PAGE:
Perhaps the most important international standard related to the justice sector is a level playing field for prosecutors, judges and defense attorneys.  As Uzbekistan’s legal system evolves from its Soviet past, it is important to ensure that judges are truly free from political influence and that defense attorneys have the tools they need to defend their clients.

We once again commend Uzbekistan for hosting the UN Special Rapporteur on the Independence of Judges and Lawyers Diego García-Sayán and urge the government to be actively engaged on his recommendations when his final report is released this spring.  Likewise, we continue to support the work of the Chamber of Advocates as it seeks to strengthen its institutional capacity and ability to support the role of advocates in defending the citizens of Uzbekistan in the court system.

Strengthening the rule of law is an enormous task that requires overcoming bureaucratic resistance from entrenched interests and those that fear change.  As the President has noted, one of the biggest obstacles is corruption.  If individuals in the government do not obey the law, why should the people?  Yet fighting corruption is a very complicated issue and simple declarations are not sufficient to produce meaningful results.

Here again, details matter and international standards can help.  Uzbekistan underwent a fourth round of peer review by the OECD’s Anti-Corruption Network for Eastern Europe and Central Asia in 2018, resulting in a report with 47 recommendations.  Uzbekistan should build its institutional capacity to fight corruption by earnestly implementing these recommendations, including such practices as asset declaration and protection for whistleblowers.  We look forward to further details on the new anti-corruption agency mentioned by President Mirziyoyev in his January 24 speech and hope it will play a meaningful role in investigating and prosecuting corruption cases.

And finally, strong democratic institutions include a healthy partnership between the government and civil society organizations.  The government cannot do everything by itself and needs the creativity and support of civil society to succeed in its reform efforts.  As Secretary Pompeo noted on last year’s International Day of Democracy, “Nations are more secure, peaceful, and prosperous when civil society engages freely and participates in democratic processes without intimidation.”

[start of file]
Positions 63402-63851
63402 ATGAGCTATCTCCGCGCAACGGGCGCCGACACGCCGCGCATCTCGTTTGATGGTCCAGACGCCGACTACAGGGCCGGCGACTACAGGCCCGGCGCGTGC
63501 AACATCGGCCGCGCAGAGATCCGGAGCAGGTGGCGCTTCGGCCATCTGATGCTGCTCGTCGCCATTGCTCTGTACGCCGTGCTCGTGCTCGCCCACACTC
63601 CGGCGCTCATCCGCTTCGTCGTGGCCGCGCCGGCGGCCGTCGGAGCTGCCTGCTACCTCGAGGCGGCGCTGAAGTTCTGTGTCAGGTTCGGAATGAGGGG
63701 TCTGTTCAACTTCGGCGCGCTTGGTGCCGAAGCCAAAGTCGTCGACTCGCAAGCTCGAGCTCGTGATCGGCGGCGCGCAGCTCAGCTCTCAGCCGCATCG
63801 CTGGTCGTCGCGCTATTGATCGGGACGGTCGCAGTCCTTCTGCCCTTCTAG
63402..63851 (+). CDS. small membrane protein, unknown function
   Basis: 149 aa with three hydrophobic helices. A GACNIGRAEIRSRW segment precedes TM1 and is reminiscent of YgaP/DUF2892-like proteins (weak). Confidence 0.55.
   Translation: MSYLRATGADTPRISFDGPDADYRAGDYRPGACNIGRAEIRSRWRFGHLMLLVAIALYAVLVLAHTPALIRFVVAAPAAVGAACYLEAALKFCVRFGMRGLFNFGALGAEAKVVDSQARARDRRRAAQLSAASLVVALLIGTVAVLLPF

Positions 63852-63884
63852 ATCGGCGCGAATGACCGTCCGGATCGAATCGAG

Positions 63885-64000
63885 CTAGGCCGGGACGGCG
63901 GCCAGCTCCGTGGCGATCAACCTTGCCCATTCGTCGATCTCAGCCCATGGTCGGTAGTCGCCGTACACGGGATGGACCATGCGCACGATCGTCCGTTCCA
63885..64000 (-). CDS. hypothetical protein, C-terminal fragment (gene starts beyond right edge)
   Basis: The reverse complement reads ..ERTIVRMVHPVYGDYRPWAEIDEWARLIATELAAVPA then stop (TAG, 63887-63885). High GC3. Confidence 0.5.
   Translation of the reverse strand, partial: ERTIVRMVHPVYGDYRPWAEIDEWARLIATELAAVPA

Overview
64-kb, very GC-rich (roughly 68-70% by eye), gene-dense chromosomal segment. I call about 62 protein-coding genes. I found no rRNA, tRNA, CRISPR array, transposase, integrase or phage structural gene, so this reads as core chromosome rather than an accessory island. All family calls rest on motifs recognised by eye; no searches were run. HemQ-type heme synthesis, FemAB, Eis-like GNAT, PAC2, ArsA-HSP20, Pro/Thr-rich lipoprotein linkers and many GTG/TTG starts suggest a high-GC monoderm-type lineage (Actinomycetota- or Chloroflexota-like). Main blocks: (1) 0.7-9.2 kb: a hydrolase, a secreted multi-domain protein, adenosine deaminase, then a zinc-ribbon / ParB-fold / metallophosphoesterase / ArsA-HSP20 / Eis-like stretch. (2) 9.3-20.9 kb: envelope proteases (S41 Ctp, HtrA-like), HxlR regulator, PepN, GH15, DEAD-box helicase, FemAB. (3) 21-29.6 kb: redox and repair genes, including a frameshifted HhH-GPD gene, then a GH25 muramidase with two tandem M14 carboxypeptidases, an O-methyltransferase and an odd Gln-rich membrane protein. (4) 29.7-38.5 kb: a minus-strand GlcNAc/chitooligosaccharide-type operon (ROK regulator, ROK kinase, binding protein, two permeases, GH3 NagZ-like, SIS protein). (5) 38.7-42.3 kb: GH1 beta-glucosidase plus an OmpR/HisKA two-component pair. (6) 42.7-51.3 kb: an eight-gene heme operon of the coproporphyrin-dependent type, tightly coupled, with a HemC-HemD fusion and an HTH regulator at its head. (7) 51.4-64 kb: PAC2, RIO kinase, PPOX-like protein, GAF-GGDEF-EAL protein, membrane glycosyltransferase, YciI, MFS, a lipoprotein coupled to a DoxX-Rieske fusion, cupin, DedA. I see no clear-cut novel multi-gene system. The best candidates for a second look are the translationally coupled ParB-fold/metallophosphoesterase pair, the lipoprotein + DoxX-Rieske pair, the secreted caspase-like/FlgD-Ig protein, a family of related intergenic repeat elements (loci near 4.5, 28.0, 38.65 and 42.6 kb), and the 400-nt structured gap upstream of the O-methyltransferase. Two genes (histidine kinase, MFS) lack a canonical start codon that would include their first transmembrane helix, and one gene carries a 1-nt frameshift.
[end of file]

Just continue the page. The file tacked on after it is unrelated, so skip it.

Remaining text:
It is therefore vital that Uzbekistan adopt legislation governing NGOs that conforms to international standards, signaling its commitment to an environment in which civil society organizations can operate freely, efficiently, and without unnecessary government interference, making an important contribution to Uzbekistan’s reforms.

Organizations such as the Development Strategy Center and Regional Dialogue are perfect examples of the benefits of a free civil society – they work to create venues like this one where ideas can be debated, compromises can be forged, and solutions found to some of society’s most difficult problems.  We therefore urge the government to continue expanding the space for civil society by removing existing barriers to the work of such organizations.

In conclusion, I thank you again for inviting me to speak to you today.  I know that I speak for Ambassador Rosenblum when I say that the United States is honored to continue expanding our partnership with Uzbekistan, including through events like today’s, which are vital to ensuring that the reform process maintains its momentum.

I wish you all the best in today’s discussions which I hope are substantive, engaging, and challenging.  Katta rahmat!